Survival Skills: Scavenge A Vehicle For Survival

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You should be riding around with survival gear in your vehicle. Period.

But just in case you get caught empty-handed, it doesn’t hurt to know about the useful pieces you can scavenge from a vehicle to help you survive. Now I understand that most people usually don’t feel right about destroying their possessions, especially something as significant as a vehicle.

But if you end up in an emergency situation, and you need to tear up your ride for the raw materials as a matter of survival, then it’s time to color outside the lines. After all, your vehicle (and the pieces therein) can be replaced. Your life cannot. Here are some of the most useful parts of a vehicle, which would be valuable commodities in a survival scenario.

Mirrors
The rear view mirror is your easiest target, and it can usually be removed from its bracket by sliding it down the windshield. The side mirrors will take more creativity or destruction to remove, depending on the make and model of your vehicle.

The mirrors can make a fine, clear signal mirror to flash sunlight to distant targets. The mirrors can also be handy for first aid, especially if you are by yourself. Without a second set of eyes on the problem, wounds, ticks and other problems on your backside are awfully hard to treat without a mirror.

Fabric and Insulation
No, your insurance won’t cover your wanton destruction. But it could be worth the dissection and removal of upholstery and foam to create warmth in a cold environment. Anything that would pass for dead air space can be used for insulation. Carpet, mats, and seat covers can all be used for bedding, or makeshift blankets.

Plastic and Rubber
The plastic and rubber on most cars and trucks will burn with a black smoke, which is great for daytime signaling. Floor mats, dashboards and any other plastics can be thrown on a big fire to make the desired dark plume. Tires require more caution. Never roll an entire spare tire onto a fire. The pressure will build and it will explode dangerously. Let the air out of the tire, too, before you start cutting it into pieces to chuck into the bonfire. Caution: Stabbing a pressurized tire has caused blades to blow back on their wielder and do bodily harm.

The Battery
The vehicle battery and a bit of wire can give you sparks to start a fire. Be extremely careful that the wire doesn’t weld itself into a complete circuit, which could cause the battery to melt down or even explode. If you’re part electrician, or part MacGyver, you can wire up the battery to the vehicle horn and/or a headlight. This rig can be used for a heavy, yet still portable, signal device.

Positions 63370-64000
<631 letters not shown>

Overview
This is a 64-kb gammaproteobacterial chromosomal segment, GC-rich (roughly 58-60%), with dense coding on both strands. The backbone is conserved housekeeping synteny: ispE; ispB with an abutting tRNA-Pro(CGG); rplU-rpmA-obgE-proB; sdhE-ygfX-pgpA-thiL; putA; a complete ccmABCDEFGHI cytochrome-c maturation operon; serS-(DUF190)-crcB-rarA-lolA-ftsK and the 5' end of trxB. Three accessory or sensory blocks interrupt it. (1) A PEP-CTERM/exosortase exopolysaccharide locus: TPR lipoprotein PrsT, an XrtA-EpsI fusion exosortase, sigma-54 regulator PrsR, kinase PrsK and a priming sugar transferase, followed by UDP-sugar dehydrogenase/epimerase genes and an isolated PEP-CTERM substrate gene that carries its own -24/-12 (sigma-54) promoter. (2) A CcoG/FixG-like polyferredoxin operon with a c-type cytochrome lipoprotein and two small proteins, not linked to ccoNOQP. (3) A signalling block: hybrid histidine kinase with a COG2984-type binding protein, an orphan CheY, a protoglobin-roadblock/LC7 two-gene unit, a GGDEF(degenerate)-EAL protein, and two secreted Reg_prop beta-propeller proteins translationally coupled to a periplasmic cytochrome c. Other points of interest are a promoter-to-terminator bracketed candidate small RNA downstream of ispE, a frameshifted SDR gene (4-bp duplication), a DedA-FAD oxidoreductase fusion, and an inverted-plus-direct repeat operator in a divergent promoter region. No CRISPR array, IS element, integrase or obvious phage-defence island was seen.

Other Useful Car Parts
Many other useful car parts abound. If the vehicle is old enough to still have a cigarette lighter, you can use this as a safer way to make fire than previously explained. Motor oil and other oils will burn with a black smoke to create a smoke signal. Wires can be used for snare lines.

Older cars can have some magnesium parts, like distributor caps, which can be shaved and used for fire starting. Newer cars may have even more magnesium under the hood. Steering column mounts, tranny covers, engine mounts, exterior cowl (Mustangs), dash frames, seat frames, etc. can be scraped or shaved to make dust which will light with a hot spark.

Editors Note: In addition to the articles above, there are tons of other uses for parts of the vehicle from alternators to hook up to wind turbines or exercise bicycles to power batteries, to springs and just spare metal for fabrication. In a total grid down scenario abandoned cars will offer plenty of supplies for the enterprising prepper.

1 Comment

  1. Doug

    January 24, 2018 at 11:21 pm

    After looking at virtually hundreds of distributer caps, I want to point out that they ALL are made of ELECTRIC INSULATING MATERIAL which will not burn. The last time I worked with magnesium it was highly conductive…Maybe the material has changed in the last few years???

    To get magnesium from a car, I would look at suspension parts, which are often made of magnesium to save weight, and especially wheel rims. Having a magnet would help a great deal in your search as magnesium is non-magnetic and easily scrapes off, while the magnet will “stick” steel and save you the trouble of dulling a knife by testing

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